The Russian Eccentric Who Wants to Make Surrogates a Reality

In preparation for the upcoming Global Futures 2045 conference, the New York Times has put together a quick preview, including a biopic of its ambitious founder, the Russian entrepreneur and 'immortalist,' Dmitry Itskov.

Armed with the tagline, "Towards a new strategy for human evolution," GF2045 will be taking place in New York City during the weekend of June 15-16 — and I'll be there covering it for io9.

The list of speakers include futurist Ray Kurzweil, biologist George Church, mathematician Roger Penrose, mind theorist Marvin Minsky, X-Prize founder Peter Diamandis, and many, many others.

The congress is the brainchild of Dmitry Itskov, a 32-year-old businessman who foresees the day when we'll be able to produce lifelike, low-cost avatars that can be uploaded with the contents of the human brain — including all the particulars of consciousness and personality.

David Segal writes:

At the age of 25, he started to have the symptoms of a midlife crisis. He anticipated the regrets he might have as an old man — the musical instruments unlearned, the books unread. The standard span of 80 or so years suddenly seemed woefully inadequate. He soon was seeking out leaders from almost every religion, in a search for purpose and peace.

The more he contemplated the world, the more broken it seemed.

“Look at this,” he said, opening his laptop on the table and starting a slide show with one heartbreaking statistic after another: Almost one billion people are now starving. Forty-nine countries are currently involved in military conflict. Ten percent of people are disabled. And so on.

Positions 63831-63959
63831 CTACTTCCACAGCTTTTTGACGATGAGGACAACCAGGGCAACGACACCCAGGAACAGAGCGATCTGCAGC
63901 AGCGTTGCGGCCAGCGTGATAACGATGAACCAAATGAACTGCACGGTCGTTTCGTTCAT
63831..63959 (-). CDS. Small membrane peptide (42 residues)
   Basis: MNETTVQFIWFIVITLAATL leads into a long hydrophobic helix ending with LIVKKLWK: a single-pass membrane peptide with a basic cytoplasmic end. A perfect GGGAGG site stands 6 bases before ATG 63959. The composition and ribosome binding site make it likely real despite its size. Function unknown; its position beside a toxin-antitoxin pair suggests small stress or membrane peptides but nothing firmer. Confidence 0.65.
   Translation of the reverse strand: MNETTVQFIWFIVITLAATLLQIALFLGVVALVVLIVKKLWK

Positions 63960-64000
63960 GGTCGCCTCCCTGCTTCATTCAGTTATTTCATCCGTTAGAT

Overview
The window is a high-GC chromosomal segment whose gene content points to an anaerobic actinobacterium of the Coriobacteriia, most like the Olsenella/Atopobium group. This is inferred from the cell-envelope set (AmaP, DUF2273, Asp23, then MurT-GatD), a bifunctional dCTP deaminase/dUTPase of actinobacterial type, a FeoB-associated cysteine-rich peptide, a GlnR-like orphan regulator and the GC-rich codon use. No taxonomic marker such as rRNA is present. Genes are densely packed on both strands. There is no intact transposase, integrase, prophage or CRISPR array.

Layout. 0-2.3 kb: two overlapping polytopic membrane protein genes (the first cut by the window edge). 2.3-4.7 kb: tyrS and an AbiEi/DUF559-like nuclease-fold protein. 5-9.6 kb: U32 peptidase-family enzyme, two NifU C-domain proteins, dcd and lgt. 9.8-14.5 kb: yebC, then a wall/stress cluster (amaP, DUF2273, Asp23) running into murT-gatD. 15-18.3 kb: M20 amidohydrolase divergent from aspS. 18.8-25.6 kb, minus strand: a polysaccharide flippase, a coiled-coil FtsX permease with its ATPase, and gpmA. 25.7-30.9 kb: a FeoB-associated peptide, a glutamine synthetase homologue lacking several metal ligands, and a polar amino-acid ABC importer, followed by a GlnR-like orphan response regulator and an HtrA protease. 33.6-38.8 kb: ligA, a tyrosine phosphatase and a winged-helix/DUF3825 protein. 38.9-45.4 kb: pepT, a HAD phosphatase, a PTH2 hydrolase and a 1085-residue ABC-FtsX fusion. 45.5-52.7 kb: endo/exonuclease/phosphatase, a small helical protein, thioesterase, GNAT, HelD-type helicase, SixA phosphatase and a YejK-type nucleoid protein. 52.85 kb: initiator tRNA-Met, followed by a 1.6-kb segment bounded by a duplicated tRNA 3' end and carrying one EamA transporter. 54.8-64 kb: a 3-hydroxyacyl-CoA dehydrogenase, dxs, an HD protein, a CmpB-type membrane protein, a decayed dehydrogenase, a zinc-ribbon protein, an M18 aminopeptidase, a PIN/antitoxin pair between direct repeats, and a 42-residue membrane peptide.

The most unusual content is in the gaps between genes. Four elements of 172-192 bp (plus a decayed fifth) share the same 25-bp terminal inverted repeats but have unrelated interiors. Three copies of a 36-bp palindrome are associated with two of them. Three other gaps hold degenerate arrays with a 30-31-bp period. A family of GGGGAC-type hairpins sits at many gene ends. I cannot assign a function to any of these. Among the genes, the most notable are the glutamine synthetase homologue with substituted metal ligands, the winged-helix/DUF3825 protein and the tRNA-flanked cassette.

“That is the picture of this world that we created, with the minds we have today, with our set of values, with our egotism, our selfishness, our aggression,” he went on. “Most of the world is suffering. What we’re doing here does not look like the behavior of grown-ups. We’re killing the planet and killing ourselves.”

TO change that picture, he reasons, we must change our minds, or give them a chance to “evolve,” to use one of his favorite words. Before our minds can evolve, though, we need a new paradigm of what it means to be human. That requires a transition to a world where most people aren’t consumed by the basic questions of survival.

Hence, avatars. They may sound like an improbable way to solve the real problems on Mr. Itskov’s laptop, or like the perfect gift for the superrich of the future. But the laws of supply and demand abide in Mr. Itskov’s utopia, and he assumes that once production of avatars is ramped up, costs will plunge. He also assumes that charities now devoted to feeding, clothing and healing the poor will focus on the goal of making and distributing affordable bodies, which in this case means machines.

Read the entire article at the New York Times.